UBC Graduate Research

Bridging the Divide De Souza, Mark Ronald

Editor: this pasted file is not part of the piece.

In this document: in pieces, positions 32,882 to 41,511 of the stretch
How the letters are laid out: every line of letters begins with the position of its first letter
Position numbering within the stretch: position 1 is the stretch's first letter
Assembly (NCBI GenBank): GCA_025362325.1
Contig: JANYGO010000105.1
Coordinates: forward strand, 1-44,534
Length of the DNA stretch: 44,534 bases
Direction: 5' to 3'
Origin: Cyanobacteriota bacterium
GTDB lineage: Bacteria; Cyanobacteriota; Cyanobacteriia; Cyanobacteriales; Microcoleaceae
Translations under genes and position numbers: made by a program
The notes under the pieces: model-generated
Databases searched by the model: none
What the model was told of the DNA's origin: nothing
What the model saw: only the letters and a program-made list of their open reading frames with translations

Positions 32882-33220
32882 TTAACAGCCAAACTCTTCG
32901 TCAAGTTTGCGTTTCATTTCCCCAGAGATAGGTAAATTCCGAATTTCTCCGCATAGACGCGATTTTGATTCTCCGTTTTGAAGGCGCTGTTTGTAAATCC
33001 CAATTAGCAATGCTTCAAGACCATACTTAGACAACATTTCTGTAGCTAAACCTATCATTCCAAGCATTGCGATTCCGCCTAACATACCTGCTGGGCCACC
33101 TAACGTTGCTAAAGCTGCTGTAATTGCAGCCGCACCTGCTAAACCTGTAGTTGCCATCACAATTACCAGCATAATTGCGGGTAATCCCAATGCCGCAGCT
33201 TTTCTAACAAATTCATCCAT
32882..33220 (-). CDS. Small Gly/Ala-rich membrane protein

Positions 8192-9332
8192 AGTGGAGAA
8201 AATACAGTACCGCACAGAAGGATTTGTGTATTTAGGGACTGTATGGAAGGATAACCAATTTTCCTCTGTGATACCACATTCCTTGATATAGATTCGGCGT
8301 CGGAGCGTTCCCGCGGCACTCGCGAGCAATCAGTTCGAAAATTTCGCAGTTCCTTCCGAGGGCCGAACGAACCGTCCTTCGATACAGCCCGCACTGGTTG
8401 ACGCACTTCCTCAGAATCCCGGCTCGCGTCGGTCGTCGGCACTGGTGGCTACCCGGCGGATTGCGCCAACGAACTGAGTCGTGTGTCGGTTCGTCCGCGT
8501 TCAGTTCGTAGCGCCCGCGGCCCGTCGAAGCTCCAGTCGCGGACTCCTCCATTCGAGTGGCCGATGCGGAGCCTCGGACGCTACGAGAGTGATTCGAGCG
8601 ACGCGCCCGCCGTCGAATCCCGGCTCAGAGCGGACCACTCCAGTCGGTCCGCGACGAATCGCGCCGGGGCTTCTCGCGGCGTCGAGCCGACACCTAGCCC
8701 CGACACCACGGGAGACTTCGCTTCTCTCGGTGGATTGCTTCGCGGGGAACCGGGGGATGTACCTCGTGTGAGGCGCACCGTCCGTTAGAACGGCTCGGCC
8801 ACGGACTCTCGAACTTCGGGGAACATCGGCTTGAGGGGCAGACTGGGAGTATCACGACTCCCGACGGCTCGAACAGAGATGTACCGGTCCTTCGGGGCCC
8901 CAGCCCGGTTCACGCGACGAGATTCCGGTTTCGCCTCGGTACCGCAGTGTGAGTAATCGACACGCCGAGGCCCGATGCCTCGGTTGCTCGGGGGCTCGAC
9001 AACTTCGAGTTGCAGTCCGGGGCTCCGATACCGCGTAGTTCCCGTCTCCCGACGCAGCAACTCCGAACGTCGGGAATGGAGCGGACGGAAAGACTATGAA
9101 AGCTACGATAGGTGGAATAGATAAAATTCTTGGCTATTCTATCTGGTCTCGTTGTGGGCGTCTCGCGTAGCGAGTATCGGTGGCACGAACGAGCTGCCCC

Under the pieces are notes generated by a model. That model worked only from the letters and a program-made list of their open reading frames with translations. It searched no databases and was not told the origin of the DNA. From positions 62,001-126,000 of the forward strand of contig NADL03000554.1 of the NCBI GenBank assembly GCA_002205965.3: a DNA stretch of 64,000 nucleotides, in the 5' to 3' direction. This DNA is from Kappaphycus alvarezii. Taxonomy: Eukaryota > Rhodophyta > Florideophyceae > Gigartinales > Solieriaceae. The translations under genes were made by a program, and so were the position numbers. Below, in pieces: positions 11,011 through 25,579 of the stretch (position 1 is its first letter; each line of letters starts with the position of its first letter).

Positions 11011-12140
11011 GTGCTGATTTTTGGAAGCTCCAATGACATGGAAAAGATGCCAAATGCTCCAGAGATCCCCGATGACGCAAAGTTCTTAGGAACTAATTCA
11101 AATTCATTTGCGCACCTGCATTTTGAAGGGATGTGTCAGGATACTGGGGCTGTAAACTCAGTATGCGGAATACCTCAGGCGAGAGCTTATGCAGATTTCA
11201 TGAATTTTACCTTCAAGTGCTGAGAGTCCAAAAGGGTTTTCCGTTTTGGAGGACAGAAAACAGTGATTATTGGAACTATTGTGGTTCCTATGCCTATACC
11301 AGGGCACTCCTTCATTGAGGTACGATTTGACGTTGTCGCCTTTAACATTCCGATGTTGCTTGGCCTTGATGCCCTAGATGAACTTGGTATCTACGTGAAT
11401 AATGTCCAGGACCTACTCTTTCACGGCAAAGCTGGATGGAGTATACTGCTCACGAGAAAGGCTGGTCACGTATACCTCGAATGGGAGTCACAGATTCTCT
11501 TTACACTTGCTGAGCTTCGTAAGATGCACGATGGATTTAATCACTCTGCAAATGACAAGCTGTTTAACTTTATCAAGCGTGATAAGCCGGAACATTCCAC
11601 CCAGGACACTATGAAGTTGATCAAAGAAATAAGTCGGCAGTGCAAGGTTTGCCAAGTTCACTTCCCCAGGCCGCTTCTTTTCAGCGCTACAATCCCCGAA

Planning, policy and design have neglected to strategically address informal settlements, now home to one third of the world’s population and commonly subjected to inadequate housing, and infrastructure. These communities have naturally grown for centuries, developing after colonization, slavery, industrialization and now capitalism. These settlements can be recognized today as their own townships - a city within a city, disconnected from the commodity driven market of urban centres and the associated social constructs. Specific to Trinidad and Tobago, the social, political and physical divide between the formal and informal have heightened as squatter communities are increasingly at risk of eviction as a result of urbanization and lucrative investment opportunities. This thesis therefore presents an alternative to current clearance proposals by blurring the boundary of these communities and bridging social disparities through historical and cultural traditions of the Steel Pan. While architects have narrowed the focus of the profession to serve the privileged and the commodity driven free market, this thesis intends to explore the contextually based needs of the informal, enabling a systematic growth through bottom-up planning and needs based design. Building upon literature and case studies with a focus on policy, infrastructure and associated social impacts, the project offers a design intervention projecting a century’s worth of growth and needs into a network of permanence and social belonging.

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